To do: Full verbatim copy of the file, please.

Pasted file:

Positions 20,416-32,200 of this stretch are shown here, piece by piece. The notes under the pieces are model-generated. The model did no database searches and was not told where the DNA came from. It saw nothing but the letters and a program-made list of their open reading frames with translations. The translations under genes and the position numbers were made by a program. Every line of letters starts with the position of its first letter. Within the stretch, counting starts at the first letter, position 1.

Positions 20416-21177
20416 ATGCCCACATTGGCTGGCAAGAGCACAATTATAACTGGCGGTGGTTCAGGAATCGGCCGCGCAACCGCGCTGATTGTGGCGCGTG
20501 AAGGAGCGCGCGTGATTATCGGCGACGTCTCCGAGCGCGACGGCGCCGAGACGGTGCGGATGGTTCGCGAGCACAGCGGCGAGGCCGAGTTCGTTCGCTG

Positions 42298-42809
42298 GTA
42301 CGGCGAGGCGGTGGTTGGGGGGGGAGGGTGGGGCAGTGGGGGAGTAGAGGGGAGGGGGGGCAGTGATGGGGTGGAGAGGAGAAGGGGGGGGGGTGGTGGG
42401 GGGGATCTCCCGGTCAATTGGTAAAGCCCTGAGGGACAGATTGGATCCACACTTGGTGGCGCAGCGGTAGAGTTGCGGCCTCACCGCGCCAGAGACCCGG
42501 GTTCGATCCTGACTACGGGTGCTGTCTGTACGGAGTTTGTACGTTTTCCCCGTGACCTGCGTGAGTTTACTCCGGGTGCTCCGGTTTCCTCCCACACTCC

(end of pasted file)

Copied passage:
Positions 20,416-32,200 of this stretch are shown here, piece by piece. The notes under the pieces are model-generated. The model did no database searches and was not told where the DNA came from. It saw nothing but the letters and a program-made list of their open reading frames with translations. The translations under genes and the position numbers were made by a program. Every line of letters starts with the position of its first letter. Within the stretch, counting starts at the first letter, position 1.

Positions 20416-21177
20416 ATGCCCACATTGGCTGGCAAGAGCACAATTATAACTGGCGGTGGTTCAGGAATCGGCCGCGCAACCGCGCTGATTGTGGCGCGTG
20501 AAGGAGCGCGCGTGATTATCGGCGACGTCTCCGAGCGCGACGGCGCCGAGACGGTGCGGATGGTTCGCGAGCACAGCGGCGAGGCCGAGTTCGTTCGCTG

Positions 42298-42809
42298 GTA
42301 CGGCGAGGCGGTGGTTGGGGGGGGAGGGTGGGGCAGTGGGGGAGTAGAGGGGAGGGGGGGCAGTGATGGGGTGGAGAGGAGAAGGGGGGGGGGTGGTGGG
42401 GGGGATCTCCCGGTCAATTGGTAAAGCCCTGAGGGACAGATTGGATCCACACTTGGTGGCGCAGCGGTAGAGTTGCGGCCTCACCGCGCCAGAGACCCGG
42501 GTTCGATCCTGACTACGGGTGCTGTCTGTACGGAGTTTGTACGTTTTCCCCGTGACCTGCGTGAGTTTACTCCGGGTGCTCCGGTTTCCTCCCACACTCC